EMD Builders Photo
Road: PRSL 2002
There was some discussion of color, if 2002 was Dark Green Locomotive Enamel (DGLE) or black. The 2 new to me slides below confirms it absolutely was DGLE especially when compared to the black Penn Central loco in the background.
This is an Ajin/Overland GP38-2 model 1781 imported in 1984. A GP38 does not exist in S Scale in any form. The prototype upgrade -2 part of GP38-2 was mostly electrical making them reasonably visually passable for modeling purposes as a GP38. I had 1 of these locos for years, but decided I did not want to make the PRSL extended cab so I traded it away. This loco came up for sale in January 2020 from a good friend so I am giving it another try. I am still not going to make the extended cab though. It is a small detail that could kill a good locomotive if it goes bad. I could get a cab 3D printed but I would much rather keep the loco all brass.
This is straight out of the box. Usually photographing bare brass is difficult but this turned out really well for once.
I “may” be tempted to run the GP38 with my AS16 even though the MU was electric on the GP38 and air operated on the AS16. A bit more modelers license.
This is the Overland “tank” drive straight out of the box. Rubber tubing is for aquariums. That HAS to go being replaced with a motor coupling. You will never get the motor and gearbox shafts aligned that perfectly that tubing could be used. Also improve the electrical pickup by flipping 2 axles and adding 2 wipers making for all wheel pickup. It is a wonder that these locos ran at all with this drive as built.
I spent some significant time adding a drop of solder to the backs of all the handrail stanchions. They are always cold solder joints as are the shell cross braces that all hold the model together. In the 8+ of these Overland models I have worked on every 1 of them had cold solder joints on the cross braces. They popped off making tight assembly of the model impossible. Since I can faking a GP38 from a GP38-2 I added pilot footboards. I also added the MU plugs, the pilot fold up platform and changed most of the windshield wipers. They were too small.
The construction of the cab was rather annoying no matter if you were going to light the numberboards or not. Further I shoehorn in 2) 3mm LEDs for headlights. The numberboards are open in the overhead cab cowl but are not opened on the long hood. The cab front wall is solid behind the cowl making access impossible. That is why doing this modification to a painted model is brutal, and many painted models do not have headlights at all.
I chose to come in behind and solder in a fill in plate. The first thing I did was cut a sizable hole in the rear cab wall for access to cut out the front cab wall behind the numberboards. It is pretty difficult to do once they meet in the corners above the front door. I just grazed a visible part of the numberboard with a Dremel cutter coming extremely close to ruining a cab. Getting the fill in plate soldered in from behind was a challenge as well. I also soldered a nut behind the hole at lower left so the cab and long hood get attached as 1 piece and attaching to the frame.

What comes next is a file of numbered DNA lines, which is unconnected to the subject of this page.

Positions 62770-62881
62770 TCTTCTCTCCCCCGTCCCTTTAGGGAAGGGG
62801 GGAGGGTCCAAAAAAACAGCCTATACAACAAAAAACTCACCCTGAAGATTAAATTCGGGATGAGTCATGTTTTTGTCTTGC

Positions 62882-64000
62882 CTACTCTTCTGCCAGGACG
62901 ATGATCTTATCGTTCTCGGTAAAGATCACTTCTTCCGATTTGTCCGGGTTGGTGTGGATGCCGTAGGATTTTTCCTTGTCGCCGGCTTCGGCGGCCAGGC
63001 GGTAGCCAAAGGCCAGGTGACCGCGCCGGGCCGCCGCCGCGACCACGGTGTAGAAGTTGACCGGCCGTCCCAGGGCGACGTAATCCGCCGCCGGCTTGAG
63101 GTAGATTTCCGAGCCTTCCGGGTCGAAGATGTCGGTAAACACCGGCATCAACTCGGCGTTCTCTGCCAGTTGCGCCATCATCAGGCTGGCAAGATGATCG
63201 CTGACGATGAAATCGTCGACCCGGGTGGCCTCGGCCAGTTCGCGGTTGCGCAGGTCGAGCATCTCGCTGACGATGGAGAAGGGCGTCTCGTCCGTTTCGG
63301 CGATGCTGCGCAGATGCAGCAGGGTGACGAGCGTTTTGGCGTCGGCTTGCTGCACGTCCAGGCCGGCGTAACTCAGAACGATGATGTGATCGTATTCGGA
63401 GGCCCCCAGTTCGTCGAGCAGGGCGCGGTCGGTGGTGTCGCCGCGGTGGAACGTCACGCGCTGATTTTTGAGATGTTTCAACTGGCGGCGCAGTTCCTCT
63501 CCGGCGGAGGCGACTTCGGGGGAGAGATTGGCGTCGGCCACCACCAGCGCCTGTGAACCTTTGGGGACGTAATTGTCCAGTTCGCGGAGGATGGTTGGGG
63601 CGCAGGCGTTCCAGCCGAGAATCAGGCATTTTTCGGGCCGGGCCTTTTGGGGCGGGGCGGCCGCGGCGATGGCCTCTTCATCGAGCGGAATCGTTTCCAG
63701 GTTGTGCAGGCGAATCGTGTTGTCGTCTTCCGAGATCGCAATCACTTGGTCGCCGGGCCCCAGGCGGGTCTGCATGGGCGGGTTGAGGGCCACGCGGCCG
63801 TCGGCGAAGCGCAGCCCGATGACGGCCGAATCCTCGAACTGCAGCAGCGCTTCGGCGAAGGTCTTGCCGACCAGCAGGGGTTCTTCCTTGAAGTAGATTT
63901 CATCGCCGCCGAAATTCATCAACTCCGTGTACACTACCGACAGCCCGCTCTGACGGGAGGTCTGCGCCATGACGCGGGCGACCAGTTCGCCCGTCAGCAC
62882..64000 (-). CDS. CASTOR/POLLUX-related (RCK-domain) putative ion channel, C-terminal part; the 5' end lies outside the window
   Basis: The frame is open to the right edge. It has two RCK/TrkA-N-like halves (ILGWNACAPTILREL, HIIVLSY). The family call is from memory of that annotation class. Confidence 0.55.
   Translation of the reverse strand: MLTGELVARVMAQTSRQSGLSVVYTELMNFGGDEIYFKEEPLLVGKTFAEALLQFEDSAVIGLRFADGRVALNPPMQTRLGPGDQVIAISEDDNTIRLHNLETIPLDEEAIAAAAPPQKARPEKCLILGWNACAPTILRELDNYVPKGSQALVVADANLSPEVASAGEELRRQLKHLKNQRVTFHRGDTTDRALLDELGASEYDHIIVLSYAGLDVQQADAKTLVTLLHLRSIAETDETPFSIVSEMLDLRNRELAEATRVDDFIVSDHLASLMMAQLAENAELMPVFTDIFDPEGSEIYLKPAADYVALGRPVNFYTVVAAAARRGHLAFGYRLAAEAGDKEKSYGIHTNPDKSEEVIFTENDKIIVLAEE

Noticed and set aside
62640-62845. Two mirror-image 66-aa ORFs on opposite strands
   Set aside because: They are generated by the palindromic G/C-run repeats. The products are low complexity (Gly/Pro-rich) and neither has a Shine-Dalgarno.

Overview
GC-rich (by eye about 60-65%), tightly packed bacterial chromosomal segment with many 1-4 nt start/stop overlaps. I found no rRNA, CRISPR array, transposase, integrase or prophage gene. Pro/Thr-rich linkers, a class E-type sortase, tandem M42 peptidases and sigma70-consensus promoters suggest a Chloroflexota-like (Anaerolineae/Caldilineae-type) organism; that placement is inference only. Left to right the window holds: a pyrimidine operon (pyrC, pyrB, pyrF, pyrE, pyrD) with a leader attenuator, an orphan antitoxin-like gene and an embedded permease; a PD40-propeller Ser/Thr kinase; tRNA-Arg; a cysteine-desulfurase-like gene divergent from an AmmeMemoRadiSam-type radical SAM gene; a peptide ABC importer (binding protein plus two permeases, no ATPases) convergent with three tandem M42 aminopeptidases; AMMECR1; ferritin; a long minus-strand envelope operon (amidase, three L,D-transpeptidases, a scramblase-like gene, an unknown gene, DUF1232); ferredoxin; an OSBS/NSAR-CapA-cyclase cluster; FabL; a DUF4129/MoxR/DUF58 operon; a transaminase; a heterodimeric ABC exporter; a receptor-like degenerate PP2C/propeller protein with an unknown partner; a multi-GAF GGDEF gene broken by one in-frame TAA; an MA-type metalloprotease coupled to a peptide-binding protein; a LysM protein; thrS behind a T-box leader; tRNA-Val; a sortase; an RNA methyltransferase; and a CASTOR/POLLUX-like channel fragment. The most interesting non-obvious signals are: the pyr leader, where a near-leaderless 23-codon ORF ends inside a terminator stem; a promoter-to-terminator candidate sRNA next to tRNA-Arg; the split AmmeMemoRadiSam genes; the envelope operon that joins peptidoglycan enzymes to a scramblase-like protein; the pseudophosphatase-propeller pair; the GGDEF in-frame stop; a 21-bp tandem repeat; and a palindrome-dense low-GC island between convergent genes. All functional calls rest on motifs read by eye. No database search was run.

Trucks and Drive
This is my usual pick up system for the insulated side for a brass GP. I have backed off of cutting grooves in the backs of the wheels. I flipped 2 axles so all the insulated wheels are on the same side. I soldered 1 sideframe to the bolster and tapped the other side for a 2-56 screw. The 2-56 nylon screw holds the sideframe and pick up wiper on. Everything electrical can be unscrewed. Not shown is the Miniatronics 2 pin plug for the end of the pick up wire. This is the typical wiring for any of my diesels with 2) 2 pin plugs feeding into a Miniatronics 4 pin plug. Since the decoder is all up in the shell, the 4 pin plug is power up to the decoder and power back down to the motor. All the plugs I use are expensive but make maintenance very easy.
This is fresh DLGE paint of the major parts, and my Overland “modern” collection. 3 of the 4 were built in the 1980s.
2002 is shown as painted and running. This is a personal best of getting a new to me loco out of the box, tweaked, modified, DCC installed and painted in 9 days. I normally do not start a project without decals in hand but this was a major impulse buy and build. You CAN see the difference between the black and DGLE (Dark Green Locomotive Enamel).
I almost never paint a loco as clean and straight up glossy. The paint turned out really well and was very glossy so I went with it. The gloss coat was actually LESS glossy than the paint. These PRSL locos were never clean but this is not really a GP38 either. My weathering techniques need some refreshing. Good enough.
Some modeler’s license here as EMD and Baldwin could not run together because of different MU. EMD was electric and Baldwin was pneumatic operated. Still when have you seen 2 S Scale PRSL locos together? You can see the fireman is sleeping!
I just liked this pose with my N5 #200.
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